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A Positron Named Priscilla: Scientific Discovery at the Frontier Earthquake Measurement Scales Besides where and when, a legitimate prediction must say how big—a parameter known as an earthquake's magnitude. Earthquakes can devastate human society, and the earliest efforts to catalog their size reflect this anthropocentric emphasis, focusing on, according to seismologist Bruce Bolt, damage to structures of human origin, the amount of disturbances to the surface of the ground, and the extent of animal reaction to the shaking. The size of nineteenth-century (and earlier) earthquakes is more than an arcane bit of data, however, even today. Recurrence models developed by seismologists to predict future earthquakes based on the pattern of past ones employ not only the date but also the magnitude of a preinstrumental earthquake. To make use of an intensity scale, first locate all written reports and eyewitness observations whose times and dates are known sufficiently to cluster them into widely placed reactions to the same event. Next, decipher each separate report according to the scale, assign the individual data points an intensity value from I to XII, and plot them on a geographical map of the region. Connect the dots corresponding to each value, and you've constructed an isoseismal map. With the twentieth century came a more scientific measure of magnitude. Seismographs (or seismometers) originated as elaborate and sensitive pendulum-like devices with a ''pen" mounted over a continuous roll of paper, producing a jagged line drawing that reflects the most delicate shaking of the earth's surface due to seismic waves. More modern seismographs use film and digital technology, and their readings are plugged into equations to quantify the energy released in an earthquake. The most famous of these equations was developed by American seismologist Charles F. Richter, who, writes Bolt, defined the magnitude (ML) of a local earthquake as "the logarithm to base ten of the maximum seismic-wave amplitude (in thousandths of a millimeter) recorded on a standard seismograph at a distance of 100 kilometers from the earthquake epicenter" (Bolt, 1988, p. 112). The enormous range of energies involved requires a logarithmic measure, where a rise of one digit yields a tenfold increase in displacement. Earthquakes have been recorded as low as -2 and as high as 9 on the scale, encompassing a range of 10. Compare, for example, the 1966 Parkfield quake (M 6) to the 1989 Loma Prieta (M 7.1) event that hit the San Francisco area. Loma Prieta released 30 times as much energy as Parkfield.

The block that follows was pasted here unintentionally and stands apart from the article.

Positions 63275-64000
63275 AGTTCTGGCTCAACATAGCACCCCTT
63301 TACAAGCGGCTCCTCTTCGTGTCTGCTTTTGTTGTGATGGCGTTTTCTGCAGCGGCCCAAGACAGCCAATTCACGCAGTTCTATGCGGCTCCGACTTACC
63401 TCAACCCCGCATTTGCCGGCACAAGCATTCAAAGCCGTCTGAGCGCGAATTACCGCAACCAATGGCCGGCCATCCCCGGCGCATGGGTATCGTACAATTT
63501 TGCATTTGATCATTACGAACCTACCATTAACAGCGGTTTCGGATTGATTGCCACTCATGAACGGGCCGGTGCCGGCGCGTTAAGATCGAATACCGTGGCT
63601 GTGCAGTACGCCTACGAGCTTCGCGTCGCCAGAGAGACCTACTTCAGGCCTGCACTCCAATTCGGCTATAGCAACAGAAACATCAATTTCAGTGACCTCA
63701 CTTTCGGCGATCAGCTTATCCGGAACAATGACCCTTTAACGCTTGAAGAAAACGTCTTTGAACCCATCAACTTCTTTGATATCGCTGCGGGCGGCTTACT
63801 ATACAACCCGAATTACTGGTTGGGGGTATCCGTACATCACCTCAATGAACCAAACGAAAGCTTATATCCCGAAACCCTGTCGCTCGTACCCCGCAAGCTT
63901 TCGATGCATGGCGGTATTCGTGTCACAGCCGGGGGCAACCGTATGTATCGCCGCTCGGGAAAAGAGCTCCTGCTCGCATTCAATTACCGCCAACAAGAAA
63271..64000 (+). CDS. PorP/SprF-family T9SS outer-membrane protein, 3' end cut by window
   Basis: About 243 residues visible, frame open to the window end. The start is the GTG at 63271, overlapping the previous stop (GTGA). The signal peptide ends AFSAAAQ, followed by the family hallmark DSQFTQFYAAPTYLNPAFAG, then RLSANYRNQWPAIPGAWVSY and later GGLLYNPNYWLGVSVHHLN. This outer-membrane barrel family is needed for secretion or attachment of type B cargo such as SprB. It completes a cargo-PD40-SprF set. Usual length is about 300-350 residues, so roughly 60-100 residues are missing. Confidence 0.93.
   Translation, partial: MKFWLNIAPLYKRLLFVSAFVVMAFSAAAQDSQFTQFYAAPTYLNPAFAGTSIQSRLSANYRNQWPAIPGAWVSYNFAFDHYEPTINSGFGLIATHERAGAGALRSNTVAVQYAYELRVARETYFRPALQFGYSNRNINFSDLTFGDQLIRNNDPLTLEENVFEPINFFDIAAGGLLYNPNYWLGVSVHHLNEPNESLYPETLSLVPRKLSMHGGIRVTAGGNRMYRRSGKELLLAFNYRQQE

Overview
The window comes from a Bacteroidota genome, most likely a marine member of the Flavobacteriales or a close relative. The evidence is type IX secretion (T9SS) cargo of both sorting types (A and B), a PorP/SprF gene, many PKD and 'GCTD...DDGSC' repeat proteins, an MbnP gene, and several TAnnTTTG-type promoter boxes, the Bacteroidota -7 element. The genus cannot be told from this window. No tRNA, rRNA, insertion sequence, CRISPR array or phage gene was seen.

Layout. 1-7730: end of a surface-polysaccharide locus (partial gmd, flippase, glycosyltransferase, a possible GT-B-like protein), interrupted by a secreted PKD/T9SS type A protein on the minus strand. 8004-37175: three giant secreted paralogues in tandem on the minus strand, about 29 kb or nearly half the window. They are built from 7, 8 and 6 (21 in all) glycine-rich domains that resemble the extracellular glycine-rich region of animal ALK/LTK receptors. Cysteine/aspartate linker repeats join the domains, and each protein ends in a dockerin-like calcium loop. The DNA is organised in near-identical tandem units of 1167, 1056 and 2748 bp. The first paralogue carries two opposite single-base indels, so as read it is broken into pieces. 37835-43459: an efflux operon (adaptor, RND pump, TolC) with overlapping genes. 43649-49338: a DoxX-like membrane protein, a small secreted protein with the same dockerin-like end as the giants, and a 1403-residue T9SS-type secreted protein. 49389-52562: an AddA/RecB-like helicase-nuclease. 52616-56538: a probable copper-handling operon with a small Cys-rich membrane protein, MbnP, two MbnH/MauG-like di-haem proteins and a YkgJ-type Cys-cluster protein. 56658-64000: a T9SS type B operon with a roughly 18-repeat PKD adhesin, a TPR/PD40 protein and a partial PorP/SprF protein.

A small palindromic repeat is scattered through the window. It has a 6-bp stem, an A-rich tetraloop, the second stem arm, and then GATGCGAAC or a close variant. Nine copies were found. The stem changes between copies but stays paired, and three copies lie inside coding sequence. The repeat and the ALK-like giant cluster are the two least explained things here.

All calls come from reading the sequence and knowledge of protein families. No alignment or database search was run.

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A Positron Named Priscilla: Scientific Discovery at the Frontier FIGURE 6.2 Modified Mercalli Intensity Scale (1956 version from Richter, 1958, pp. 137–138). (From Earthquakes by Bruce A. Bolt. Copyright © 1988 by W. H. Freeman and Company. Reprinted with permission.) Intensity value Description I. Not felt. Marginal and long-period effects of large earthquakes. II. Felt by persons at rest, on upper floors, or favorably placed. III. Felt indoors. Hanging objects swing. Vibration like passing of light trucks. Duration estimated. May not be recognized as an earthquake. IV. Hanging objects swing. Vibration like passing of heavy trucks; or sensation of a jolt like a heavy ball striking the walls. Standing cars rock. Windows, dishes, doors rattle. Glasses clink. Crockery clashes. In the upper range of IV, wooden walls and frame creak. V. Felt outdoors; direction estimated. Sleepers awakened. Liquids disturbed, some spilled. Small unstable objects displaced or upset. Doors swing, close, open. Shutters, pictures move. Pendulum clocks stop, start, change rate. VI. Felt by all. Many frightened and run outdoors. Persons walk unsteadily. Windows, dishes, glassware broken. Knickknacks, books, etc., off shelves. Pictures off walls. Furniture moved or overturned. Weak plaster and masonry D cracked. Small bells ring (church, school). Trees, bushes shaken visibly, or heard to rustle. VII. Difficult to stand. Noticed by drivers. Hanging objects quiver. Furniture broken. Damage to masonry D, including cracks. Weak chimneys broken at roof line. Fall of plaster, loose bricks, stones, tiles, cornices, also unbraced parapets and architectural ornaments. Some cracks in masonry C. Waves on ponds, water turbid with mud. Small slides and caving in along sand or gravel banks. Large bells ring. Concrete irrigation ditches damaged. VIII. Steering of cars affected. Damage to masonry C; partial collapse. Some damage to masonry B; none to masonry A. Fall of stucco and some masonry walls. Twisting, fall of chimneys, factory stacks, monuments, towers, elevated tanks. Frame houses moved on foundations if not bolted down; loose panel walls thrown out. Decayed piling broken off. Branches broken from trees. Changes in flow or temperature of springs and wells. Cracks in wet ground and on steep slopes. IX. General panic. Masonry D destroyed; masonry C heavily damaged, sometimes with complete collapse; masonry B seriously damaged. General damage to foundations. Frame structures, if not bolted, shifted off foundations. Frames racked. Serious damage to reservoirs. Underground pipes broken. Conspicuous cracks in ground. In alluviated areas, sand and mud ejected, earthquake fountains, sand craters. X. Most masonry and frame structures destroyed with their foundations. Some well-built wooden structures and bridges destroyed. Serious damage to dams, dikes, embankments. Large landslides. Water thrown on banks of canals, rivers, lakes, etc. Sand and mud shifted horizontally on beaches and flat land. Rails bent slightly. XI. Rails bent greatly. Underground pipelines completely out of service. XII. Damage nearly total. Large rock masses displaced. Lines of sight and level distorted. Objects thrown into the air. * To avoid ambiguity of language, the quality of masonry, brick or otherwise, is specified by the following lettering: Masonry A—Good workmanship, mortar, and design; reinforced, especially laterally, and bound together by using steel, concrete, etc.; designed to resist lateral forces. Masonry B—Good workmanship and mortar; reinforced, but not designed in detail to resist lateral forces. Masonry C—Ordinary workmanship and mortar; no extreme weaknesses like failing to tie in at corners, but neither reinforced nor designed against horizontal forces. Masonry D—Weak materials, such as adobe; poor mortar; low standards of workmanship; weak horizontally.